The Newington Cemetery Interest Group (NCIG), which was set up by and reports to Grange Prestonfield Community Council, formulated its Vision in April 2015, and drew up a plan for immediate and longer term action. In June 2017 NCIG reviewed and updated its strategic objectives.
Our long-term vision for Newington Cemetery is to see it returning as closely as possible to its former glory, with headstones and other masonry restored to good order where practical, and well-maintained pathways. The cemetery would also have a substantial wild area, sustaining more (and more diverse) wildlife and plant life than it traditionally would. Information on important aspects of the cemetery, such as the profiles of interesting people buried there, would be available. All in all it would be an attractive welcoming public space in South Edinburgh for anyone to enjoy respectfully - and one where local people are important stakeholders.
We have made steady progress since April 2015, with the active help of the City of Edinburgh Council (CEC) through the Cemeteries Department, now integrated into the Parks, Greenspace and Cemeteries Service. The progress has been achieved mainly through the efforts of monthly working parties, usually attended by 12-14 people.
In consultation with the CEC, we have cleared significant sections of the cemetery, including the areas around the catacombs and the War Memorial, but always mindful of the Cemetery's importance as a wildlife habitat. We have planted appropriate trees, shrubs and wildflowers where they will have most visual impact. Birds are now monitored and recorded, and the results posted on the website. Two benches have been installed at strategic view points, and more are planned.
Individual graves are now easier to find as each area is separately identified by its map location. We continue to identify and where necessary clear the graves of interesting people buried in the cemetery, often at the behest of and in collaboration with family members or their friends. These are now summarised on the website, often with additional biographical and/or historical information.
We have designed and installed two signs, with financial support from the South Central Neighbourhood Partnership: the first greets visitors at the entrance, and the second near the War Memorial alerts visitors to the beautiful avenues of trees which are such a feature of the cemetery. We have facilitated four “Doors Open Days”, organised snowdrop walks in 2016 and 2017, and with funding from South Central Neighbourhood Partnership and support of the RSPB, organised nature discovery projects in 2017. Again thanks to South Central Neighbourhood Partnership, we have also arranged for the restoration of "the fallen angel", a prominent grave in the central roundel, and hence improved the view from the cemetery entrance.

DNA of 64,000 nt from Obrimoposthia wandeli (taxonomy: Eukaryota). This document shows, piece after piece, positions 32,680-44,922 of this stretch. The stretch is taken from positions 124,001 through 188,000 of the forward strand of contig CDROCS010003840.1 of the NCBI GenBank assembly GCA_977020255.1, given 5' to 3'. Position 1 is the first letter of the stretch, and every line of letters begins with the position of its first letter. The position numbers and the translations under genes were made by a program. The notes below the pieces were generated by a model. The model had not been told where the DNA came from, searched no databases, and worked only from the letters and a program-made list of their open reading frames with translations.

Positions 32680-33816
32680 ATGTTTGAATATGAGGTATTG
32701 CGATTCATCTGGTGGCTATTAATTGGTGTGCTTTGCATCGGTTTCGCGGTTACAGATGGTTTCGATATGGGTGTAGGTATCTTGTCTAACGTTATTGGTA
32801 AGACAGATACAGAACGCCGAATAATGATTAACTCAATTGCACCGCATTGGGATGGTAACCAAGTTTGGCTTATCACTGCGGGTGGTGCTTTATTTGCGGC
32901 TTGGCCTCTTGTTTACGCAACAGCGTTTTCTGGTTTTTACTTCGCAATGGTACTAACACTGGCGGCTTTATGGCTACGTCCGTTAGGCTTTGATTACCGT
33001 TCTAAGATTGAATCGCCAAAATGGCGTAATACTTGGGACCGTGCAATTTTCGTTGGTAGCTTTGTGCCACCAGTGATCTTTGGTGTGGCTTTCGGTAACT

This activity is helping Newington Cemetery regain its position as an important community amenity, and we are pleased at how many local people who either knew nothing about it, or had been deterred from entering it by its overgrown state, now visit it regularly.
Liaise with the Commonwealth War Graves Commission to see if a list of the soldiers buried in the Cemetery, with the location of the graves, could be made available to visitors.
Continue to use events like Doors Open Day, the Nature Crafts Activities sessions, and snowdrop walks, as a means of publicising the value of the Cemetery to the local community.
Commission a feasibility report on new gates and paths which many users of the Cemetery have suggested:
Review and commemorate dates relevant to the people buried in the cemetery: e.g. the founding of the first mill in Tampere, Finland, by James Finlayson, and the birth of Joseph van Someren Taylor, both in 1820.
Monitor implementation of the Burial and Cremation Act passed by the Scottish Parliament on the 22nd March 2016. Although the Act has been passed there are various pieces of secondary legislation which need to be laid before parliament before individual sections of the Act can be brought in to force. Initially efforts are concentrated on changes to cremation regulations etc and it is not until 2018 that draft regulations are expected to be produced for consultation dealing with burials and lair re-use. These changes, once implemented, could create both opportunities and challenges in the longer term affecting Newington Cemetery.
Consider a project to illustrate the sort of funeral that would have taken place when the Cemetery was opened, and identify notable funerals which have occurred at Newington.
Regularly consider whether the objectives of the Group could be better served as a free standing entity rather than a Sub-Group of Grange Prestonfield Community Council.
Newington Cemetery Sub-Group of Grange Prestonfield Community Council 04/09/17